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Article

“Лучше перегнуть, чем недогнуть”: “Dekulakization” as a Facet of Stalin’s Social Revolution (The Case of Perm Region)

The Russian Review. 2019. No. 78 (July 2019). P. 371-391.
Andrei Suslov.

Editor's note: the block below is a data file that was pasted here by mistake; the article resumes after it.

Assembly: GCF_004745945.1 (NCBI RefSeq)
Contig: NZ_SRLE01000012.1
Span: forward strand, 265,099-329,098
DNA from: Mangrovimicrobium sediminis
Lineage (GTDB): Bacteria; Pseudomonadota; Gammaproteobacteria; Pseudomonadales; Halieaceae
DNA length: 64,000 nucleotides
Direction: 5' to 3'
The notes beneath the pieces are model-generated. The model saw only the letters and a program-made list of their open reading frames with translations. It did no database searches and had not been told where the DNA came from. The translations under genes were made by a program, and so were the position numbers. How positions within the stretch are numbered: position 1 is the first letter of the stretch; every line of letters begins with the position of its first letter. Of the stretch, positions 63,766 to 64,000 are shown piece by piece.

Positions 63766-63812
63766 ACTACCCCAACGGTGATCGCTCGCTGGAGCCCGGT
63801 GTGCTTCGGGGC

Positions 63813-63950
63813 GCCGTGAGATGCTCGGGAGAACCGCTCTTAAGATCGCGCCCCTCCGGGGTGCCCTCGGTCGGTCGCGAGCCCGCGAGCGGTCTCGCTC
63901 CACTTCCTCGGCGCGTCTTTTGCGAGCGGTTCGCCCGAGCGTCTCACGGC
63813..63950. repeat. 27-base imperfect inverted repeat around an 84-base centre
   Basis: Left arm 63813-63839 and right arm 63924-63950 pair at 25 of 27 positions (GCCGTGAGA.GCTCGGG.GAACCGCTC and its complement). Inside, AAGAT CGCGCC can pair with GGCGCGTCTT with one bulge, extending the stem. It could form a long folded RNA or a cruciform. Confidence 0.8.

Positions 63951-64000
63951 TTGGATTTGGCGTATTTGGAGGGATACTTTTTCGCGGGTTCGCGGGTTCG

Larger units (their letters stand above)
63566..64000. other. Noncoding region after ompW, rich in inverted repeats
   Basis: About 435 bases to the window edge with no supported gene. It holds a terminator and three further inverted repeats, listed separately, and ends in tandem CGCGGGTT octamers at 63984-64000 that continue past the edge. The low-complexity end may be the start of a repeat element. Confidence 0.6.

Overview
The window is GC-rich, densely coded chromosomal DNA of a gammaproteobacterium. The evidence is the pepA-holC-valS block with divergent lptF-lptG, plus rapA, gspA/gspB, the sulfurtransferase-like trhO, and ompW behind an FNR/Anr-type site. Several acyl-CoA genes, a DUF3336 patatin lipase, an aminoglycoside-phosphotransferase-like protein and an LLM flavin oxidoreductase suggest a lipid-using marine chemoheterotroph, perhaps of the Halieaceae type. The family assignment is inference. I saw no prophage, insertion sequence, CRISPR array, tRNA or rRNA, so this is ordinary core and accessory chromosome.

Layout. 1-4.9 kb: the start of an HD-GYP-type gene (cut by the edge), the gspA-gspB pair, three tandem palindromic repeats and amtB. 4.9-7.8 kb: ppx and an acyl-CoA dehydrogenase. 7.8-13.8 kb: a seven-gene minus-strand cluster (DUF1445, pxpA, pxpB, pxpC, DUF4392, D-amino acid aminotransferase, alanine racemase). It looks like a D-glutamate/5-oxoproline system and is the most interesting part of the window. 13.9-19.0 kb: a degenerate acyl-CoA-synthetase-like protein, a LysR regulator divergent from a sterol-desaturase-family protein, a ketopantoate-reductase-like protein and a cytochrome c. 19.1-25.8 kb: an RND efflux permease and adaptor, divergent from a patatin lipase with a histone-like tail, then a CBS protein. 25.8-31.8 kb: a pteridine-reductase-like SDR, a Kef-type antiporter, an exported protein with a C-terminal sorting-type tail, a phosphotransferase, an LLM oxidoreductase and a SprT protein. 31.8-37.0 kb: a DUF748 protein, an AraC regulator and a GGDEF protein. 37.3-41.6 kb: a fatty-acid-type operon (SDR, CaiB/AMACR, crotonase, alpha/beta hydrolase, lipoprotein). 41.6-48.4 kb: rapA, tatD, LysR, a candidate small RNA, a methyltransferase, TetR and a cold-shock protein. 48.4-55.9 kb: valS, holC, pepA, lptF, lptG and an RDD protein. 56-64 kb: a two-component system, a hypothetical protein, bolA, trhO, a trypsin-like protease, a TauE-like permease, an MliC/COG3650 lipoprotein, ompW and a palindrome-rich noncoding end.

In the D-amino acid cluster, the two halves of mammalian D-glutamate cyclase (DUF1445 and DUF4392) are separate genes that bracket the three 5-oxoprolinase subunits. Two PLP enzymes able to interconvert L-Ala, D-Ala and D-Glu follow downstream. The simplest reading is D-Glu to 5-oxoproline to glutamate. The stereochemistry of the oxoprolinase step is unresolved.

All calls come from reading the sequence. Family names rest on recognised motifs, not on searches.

This article explores the process of the seizure of peasants’ property during the campaign to “liquidate the kulaks as a class” at the beginning of the 1930s.  It describes in detail the manifestation of arbitrary rule in Perm region, analyzes directives emanating from regional party bodies, and reveals the links between arbitrary rule in the localities during the course of “dekulakization” and Stalin’s policy aimed at changing the social structure of Soviet society.  The author examines numerous local cases and argues that the seizure of peasants’ property led directly to the destruction of an entire social group: peasant-owners.  Official promotion of “kulak liquidation,” unrestrained by any legal regulations and accurate instructions, in fact stimulated local leaders to take radical action.  This campaign to “liquidate the kulaks as a class” constituted the main element of Stalin’s social-engineering policies in the early 1930s: large-scale “dekulakization,” with its attendant massive intrusion into the institution of private ownership, played a very serious role in the social transformation of Soviet society in 1930s.  A study of these processes at the regional level allows for an in-depth analysis of the Soviet state’s repressive policy toward the peasantry.